In the article detailing the general information of this year’s World Tour you could already find a brief introduction to the World Series competition structure. The World Series is a live overclocking competition series hosted exclusively for the participants of the World Tour events. Based on the feedback from last year’s tournament from the overclockers participating we improved the competition structure. In this article we explain the general rules of the World Series competitions.
Local Qualifiers and Local Final
The first major change with last year’s tournament is the switch to a more competitive structure. At each World Tour stop, overclockers who join the event can enter the local live qualifier. The qualifier features three stages, each with hardware and benchmark limitations that reflect the overclocker’s skill. Typically we will restrict the processor frequency to 5 GHz in order to take binning out of the equation. The qualifier will take up 4 hours of the World Series competition day. At the end of the qualifier session, the four top ranked enter the Local Final.
The Final is structured as a 1-vs-1 elimination tournament. Each round features one benchmark and lasts for 30 minutes. The benchmark for each match depends on a random draw of a select set of benchmarks which we will announce before the finals kick off. Each participant has 30 minutes of preparation time before the start of the match. During the preparation time, you are allowed to set up your system but not allowed to cool down or overclock.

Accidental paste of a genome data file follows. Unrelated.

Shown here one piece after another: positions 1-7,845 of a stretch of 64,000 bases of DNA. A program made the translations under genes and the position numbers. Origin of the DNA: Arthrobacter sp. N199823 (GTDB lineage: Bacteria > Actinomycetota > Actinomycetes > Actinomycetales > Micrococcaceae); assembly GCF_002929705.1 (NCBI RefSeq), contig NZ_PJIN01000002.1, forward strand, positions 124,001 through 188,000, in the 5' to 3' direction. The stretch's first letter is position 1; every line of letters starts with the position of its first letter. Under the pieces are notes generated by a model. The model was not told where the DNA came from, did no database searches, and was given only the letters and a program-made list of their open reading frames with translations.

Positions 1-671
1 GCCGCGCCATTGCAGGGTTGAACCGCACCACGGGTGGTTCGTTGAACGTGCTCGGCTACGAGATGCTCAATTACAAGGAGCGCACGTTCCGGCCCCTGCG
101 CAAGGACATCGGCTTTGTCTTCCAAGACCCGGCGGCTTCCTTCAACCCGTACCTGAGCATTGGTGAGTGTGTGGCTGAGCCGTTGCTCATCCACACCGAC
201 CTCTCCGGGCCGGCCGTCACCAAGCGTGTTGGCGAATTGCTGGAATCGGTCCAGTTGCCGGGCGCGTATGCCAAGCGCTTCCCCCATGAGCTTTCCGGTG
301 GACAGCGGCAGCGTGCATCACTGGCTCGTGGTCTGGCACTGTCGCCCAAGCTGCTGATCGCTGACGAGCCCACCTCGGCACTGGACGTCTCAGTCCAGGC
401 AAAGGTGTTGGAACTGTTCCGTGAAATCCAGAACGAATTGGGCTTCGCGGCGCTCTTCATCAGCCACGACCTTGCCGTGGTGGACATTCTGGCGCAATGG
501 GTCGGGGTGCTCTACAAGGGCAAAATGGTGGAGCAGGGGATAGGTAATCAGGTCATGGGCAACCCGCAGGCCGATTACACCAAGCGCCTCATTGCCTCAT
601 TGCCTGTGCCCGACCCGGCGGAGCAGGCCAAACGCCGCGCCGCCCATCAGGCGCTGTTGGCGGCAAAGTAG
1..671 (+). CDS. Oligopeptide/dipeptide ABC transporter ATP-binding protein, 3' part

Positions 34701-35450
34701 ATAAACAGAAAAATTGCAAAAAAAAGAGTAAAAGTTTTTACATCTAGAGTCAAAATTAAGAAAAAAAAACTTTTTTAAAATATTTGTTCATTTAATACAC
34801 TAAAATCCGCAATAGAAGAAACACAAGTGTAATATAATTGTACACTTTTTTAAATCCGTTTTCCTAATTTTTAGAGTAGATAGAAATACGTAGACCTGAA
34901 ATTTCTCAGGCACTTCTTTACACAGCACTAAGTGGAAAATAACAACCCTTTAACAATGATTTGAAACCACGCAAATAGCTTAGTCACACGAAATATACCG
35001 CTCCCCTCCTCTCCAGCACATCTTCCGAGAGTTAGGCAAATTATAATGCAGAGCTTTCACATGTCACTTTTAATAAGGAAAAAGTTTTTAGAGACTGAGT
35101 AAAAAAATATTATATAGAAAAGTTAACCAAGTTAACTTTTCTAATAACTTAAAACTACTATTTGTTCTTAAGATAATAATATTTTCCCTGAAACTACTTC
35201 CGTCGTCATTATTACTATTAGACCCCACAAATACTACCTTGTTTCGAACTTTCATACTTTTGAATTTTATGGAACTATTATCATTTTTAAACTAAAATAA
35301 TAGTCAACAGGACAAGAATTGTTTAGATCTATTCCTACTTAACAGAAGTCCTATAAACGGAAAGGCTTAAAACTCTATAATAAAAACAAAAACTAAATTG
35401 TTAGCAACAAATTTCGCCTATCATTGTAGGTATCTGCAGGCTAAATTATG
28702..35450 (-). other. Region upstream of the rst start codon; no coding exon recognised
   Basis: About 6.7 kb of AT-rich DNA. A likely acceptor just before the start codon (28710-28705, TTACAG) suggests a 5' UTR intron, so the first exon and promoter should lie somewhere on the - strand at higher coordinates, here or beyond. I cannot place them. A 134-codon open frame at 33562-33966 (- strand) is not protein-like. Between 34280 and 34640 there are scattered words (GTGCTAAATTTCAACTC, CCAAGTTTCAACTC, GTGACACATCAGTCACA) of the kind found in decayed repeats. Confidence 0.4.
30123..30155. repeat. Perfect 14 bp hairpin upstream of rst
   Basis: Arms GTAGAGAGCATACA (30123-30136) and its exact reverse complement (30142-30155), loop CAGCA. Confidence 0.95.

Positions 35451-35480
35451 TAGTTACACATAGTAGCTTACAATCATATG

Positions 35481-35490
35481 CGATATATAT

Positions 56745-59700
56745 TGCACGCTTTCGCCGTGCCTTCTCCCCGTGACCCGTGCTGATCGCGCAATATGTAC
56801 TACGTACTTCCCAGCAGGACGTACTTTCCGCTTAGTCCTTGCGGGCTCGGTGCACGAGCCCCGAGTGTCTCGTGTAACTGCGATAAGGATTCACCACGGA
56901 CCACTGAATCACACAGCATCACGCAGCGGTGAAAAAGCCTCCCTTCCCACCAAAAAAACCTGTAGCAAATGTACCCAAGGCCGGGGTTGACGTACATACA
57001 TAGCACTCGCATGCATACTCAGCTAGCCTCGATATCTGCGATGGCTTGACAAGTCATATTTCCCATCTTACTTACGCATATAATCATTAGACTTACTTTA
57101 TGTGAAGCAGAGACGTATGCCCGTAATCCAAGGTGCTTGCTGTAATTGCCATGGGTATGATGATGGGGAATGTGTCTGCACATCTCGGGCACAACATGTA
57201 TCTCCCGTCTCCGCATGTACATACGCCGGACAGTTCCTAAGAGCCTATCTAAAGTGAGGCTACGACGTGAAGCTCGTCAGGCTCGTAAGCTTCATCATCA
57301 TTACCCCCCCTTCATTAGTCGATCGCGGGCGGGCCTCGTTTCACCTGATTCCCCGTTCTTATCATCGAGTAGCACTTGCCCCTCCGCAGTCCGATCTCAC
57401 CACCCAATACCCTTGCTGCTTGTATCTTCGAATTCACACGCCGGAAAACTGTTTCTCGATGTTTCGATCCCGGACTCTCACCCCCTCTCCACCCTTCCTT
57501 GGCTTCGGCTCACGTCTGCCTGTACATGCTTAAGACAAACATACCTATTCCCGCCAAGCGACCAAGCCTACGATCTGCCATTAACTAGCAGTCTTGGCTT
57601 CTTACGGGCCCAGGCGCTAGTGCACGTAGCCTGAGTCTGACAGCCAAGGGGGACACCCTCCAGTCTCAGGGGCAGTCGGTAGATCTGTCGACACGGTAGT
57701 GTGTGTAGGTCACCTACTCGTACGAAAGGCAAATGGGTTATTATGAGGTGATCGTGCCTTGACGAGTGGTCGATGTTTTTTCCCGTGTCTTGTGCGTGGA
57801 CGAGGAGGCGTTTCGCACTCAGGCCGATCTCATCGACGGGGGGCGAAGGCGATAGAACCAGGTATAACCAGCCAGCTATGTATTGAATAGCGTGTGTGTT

The hardware for the qualification is open choice and participants are required to bring their own. In the final, hardware will be provided by the event partners. In case there is no partner for a specific product category, you can use your own hardware. The hardware brand for the final is restricted to the event partner.
The main prize at each World Series event is a flight and accommodation to the World Championship Finals at the end of the year in Berlin, Germany. For specific events, we work together with partners to provide additional prizes to the World Series participants as well as for the people who join the amateur workshop. The specific event prizes will be announced on a per event basis in the coming weeks and months.
World Championship 2016
For the first time ever, we are hosting a World Championship at the end of the year bringing together the winners from all live local qualifiers. In cooperation with Caseking, the regional champions will face each other in a final competition to be crowned World Champion. As some may have noticed, there are only 6 regional champions for a total of 8 seats in the championship final. More details on the last two seats will be revealed later this year.
The specific event structure including schedule, hardware and benchmark limitations, prizes and requirements may vary slightly per event. Make sure to follow the World Tour news to have the latest information on the event nearby so you can start the competition well-prepared. For more information on the World Tour 2016, check out the World Tour 2016 General Information section at HWBOT. See you soon!